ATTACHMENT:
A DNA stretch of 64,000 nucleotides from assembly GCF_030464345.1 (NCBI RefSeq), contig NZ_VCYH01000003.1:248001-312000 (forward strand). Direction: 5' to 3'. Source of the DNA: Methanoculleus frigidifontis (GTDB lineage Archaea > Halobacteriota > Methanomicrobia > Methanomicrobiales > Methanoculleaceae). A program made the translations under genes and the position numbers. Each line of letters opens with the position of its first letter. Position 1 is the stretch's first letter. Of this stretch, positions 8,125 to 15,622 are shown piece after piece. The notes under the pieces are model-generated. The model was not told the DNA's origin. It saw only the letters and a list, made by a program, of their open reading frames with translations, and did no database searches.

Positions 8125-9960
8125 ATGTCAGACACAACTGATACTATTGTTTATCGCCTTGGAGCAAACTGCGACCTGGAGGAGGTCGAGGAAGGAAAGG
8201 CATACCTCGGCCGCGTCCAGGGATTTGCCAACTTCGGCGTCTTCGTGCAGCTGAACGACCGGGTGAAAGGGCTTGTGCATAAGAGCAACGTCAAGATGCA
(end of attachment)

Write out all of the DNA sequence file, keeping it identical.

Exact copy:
A DNA stretch of 64,000 nucleotides from assembly GCF_030464345.1 (NCBI RefSeq), contig NZ_VCYH01000003.1:248001-312000 (forward strand). Direction: 5' to 3'. Source of the DNA: Methanoculleus frigidifontis (GTDB lineage Archaea > Halobacteriota > Methanomicrobia > Methanomicrobiales > Methanoculleaceae). A program made the translations under genes and the position numbers. Each line of letters opens with the position of its first letter. Position 1 is the stretch's first letter. Of this stretch, positions 8,125 to 15,622 are shown piece after piece. The notes under the pieces are model-generated. The model was not told the DNA's origin. It saw only the letters and a list, made by a program, of their open reading frames with translations, and did no database searches.

Positions 8125-9960
8125 ATGTCAGACACAACTGATACTATTGTTTATCGCCTTGGAGCAAACTGCGACCTGGAGGAGGTCGAGGAAGGAAAGG
8201 CATACCTCGGCCGCGTCCAGGGATTTGCCAACTTCGGCGTCTTCGTGCAGCTGAACGACCGGGTGAAAGGGCTTGTGCATAAGAGCAACGTCAAGATGCA